• 3-minute read
  • 17th July 2016

Word Choice: Qualitative vs. Quantitative

‘Qualitative’ and ‘quantitative’ aren’t exactly opposites, but they do describe very different research approaches used in various academic fields. To ensure clarity, you should avoid confusing them in your work.

Unfortunately, ‘qualitative’ and ‘quantitative’ are similarly spelled and not words we typically use on a day-to-day basis. This makes it very easy to mix them up. Luckily, we’re here to explain how ‘qualitative’ and ‘quantitative’ should be used.

Qualitative (A Matter of Quality)

The term ‘qualitative’ comes from the word ‘quality’, reflecting how qualitative research is interested in the subjective meaning or qualities of that which is being investigated.

It’s therefore a common approach in the human and social sciences, like sociology or anthropology, where understanding human motivations is crucial:

To investigate how subjects perceive purchase decisions, a qualitative approach was chosen.

Common qualitative methods include interviews, focus groups, direct observation and case studies; as a result, qualitative data is non-numerical.

A ‘focus group’ is the academic version of a friendly chat. [Photo: UBC LEAP/YouTube]

Quantitative (A Matter of Quantity)

In the same way that ‘qualitative’ concerns quality, the term ‘quantitative’ comes from the word ‘quantity’. As such, quantitative research is interested in things that can be quantified numerically.

With stats, graphs and whatnot. Numbers, basically.
With stats, graphs and whatnot. Numbers, basically.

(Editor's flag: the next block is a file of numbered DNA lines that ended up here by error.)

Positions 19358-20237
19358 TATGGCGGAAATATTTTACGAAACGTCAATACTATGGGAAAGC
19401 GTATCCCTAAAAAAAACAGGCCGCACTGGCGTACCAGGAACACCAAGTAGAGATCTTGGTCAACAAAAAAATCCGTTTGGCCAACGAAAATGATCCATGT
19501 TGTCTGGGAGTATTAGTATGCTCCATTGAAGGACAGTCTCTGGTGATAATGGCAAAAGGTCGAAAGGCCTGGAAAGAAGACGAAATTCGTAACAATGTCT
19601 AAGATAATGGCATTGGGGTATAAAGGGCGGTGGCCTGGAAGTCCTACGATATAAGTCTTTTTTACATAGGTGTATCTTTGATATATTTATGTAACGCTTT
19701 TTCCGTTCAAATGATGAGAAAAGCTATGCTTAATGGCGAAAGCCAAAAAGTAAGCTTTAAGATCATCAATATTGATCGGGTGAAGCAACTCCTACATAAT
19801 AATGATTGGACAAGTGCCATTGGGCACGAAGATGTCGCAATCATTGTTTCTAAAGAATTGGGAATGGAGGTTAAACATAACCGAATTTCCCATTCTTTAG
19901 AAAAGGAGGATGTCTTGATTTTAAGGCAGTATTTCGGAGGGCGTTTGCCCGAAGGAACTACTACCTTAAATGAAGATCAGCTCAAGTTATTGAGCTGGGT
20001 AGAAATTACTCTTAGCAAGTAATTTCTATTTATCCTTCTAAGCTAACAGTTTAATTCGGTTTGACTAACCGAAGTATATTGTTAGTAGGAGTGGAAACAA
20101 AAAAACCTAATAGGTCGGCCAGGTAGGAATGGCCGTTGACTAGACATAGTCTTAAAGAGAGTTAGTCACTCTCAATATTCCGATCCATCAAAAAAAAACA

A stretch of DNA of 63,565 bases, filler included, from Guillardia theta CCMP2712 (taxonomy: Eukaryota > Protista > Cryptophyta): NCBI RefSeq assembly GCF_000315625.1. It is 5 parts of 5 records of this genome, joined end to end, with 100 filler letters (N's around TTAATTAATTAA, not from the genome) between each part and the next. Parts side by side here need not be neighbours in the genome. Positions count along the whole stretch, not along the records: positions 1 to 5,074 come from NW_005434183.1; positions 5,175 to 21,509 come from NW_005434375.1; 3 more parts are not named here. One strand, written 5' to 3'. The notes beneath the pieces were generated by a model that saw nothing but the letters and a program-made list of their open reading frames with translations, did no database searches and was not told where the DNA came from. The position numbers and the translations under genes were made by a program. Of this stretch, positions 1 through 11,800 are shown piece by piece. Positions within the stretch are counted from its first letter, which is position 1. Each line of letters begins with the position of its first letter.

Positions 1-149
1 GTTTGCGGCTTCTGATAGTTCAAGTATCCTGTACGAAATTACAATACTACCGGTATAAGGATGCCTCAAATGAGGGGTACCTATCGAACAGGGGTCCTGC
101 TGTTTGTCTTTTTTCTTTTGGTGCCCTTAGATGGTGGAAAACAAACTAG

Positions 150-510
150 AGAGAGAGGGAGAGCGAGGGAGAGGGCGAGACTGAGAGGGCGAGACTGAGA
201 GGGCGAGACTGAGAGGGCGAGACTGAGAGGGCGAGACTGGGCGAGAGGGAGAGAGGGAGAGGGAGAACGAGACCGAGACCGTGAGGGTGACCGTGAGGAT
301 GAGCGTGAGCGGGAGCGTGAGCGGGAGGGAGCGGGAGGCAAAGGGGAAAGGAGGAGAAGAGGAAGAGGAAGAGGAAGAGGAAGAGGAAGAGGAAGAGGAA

Quantitative approaches are dominant in many fields, from the sciences to business studies, especially those in which statistical analysis is applied:

To determine projected expenditure, quantitative analysis was applied to the account data.

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Quantitative research methods aim for objectivity, so either use sensitive measuring instruments to gain accurate data (as in chemistry or biology) or numerical data gathered via things like polls, surveys and questionnaires (as in psychology, market research or sociology).

Qualitative or Quantitative?

The first issue here is knowing what kind of approach you’re using in your work. If you’re focusing on the meaning of human action or social trends, you’ll usually need to use a qualitative approach.

On the other hand, if you’re looking for objective, statistical information about something, your investigations will normally use quantitative methods.

Many studies also mix these approaches to some extent, but knowing the difference between the different research approaches within your project is still crucial.

Once you have a good sense of the type of research you’re conducting, it’s simply a matter of keeping the distinction between ‘qualitative’ and ‘quantitative’ in mind. Remember:

Qualitative (quality) = Concerned with subjective experience and human understanding

Quantitative (quantity) = Concerned with measurable numerical data and statistical analysis

Comments (2)
Peter Oyedele
28th June 2020 at 06:40
This is quite helpful. Thank you so much. Now, I have a concern, please. How each of this, qualitative and quantitative be stated in a research objective? I mean, I wish to know the right verbs to be used in stating each of them. I will appreciate your response to my concern. Thank you in anticipation of reading from you soonest.
    29th June 2020 at 10:24
    Hi, Peter. You might mention your methods in a research objective (e.g. to detail the steps you'll take to meet your overall research aims), so you could say whether you're using qualitative or quantitative methods there if applicable, but usually it is more of an issue in the methodology/study design section. I'm afraid I don't really follow you on the 'which verbs to use' question: 'qualitative' and 'quantitative' are adjectives, so they modify nouns. The verb or verbs in the accompanying sentence will depend what you're trying to say (e.g. in 'I will use quantitative methods', the verb is 'use').

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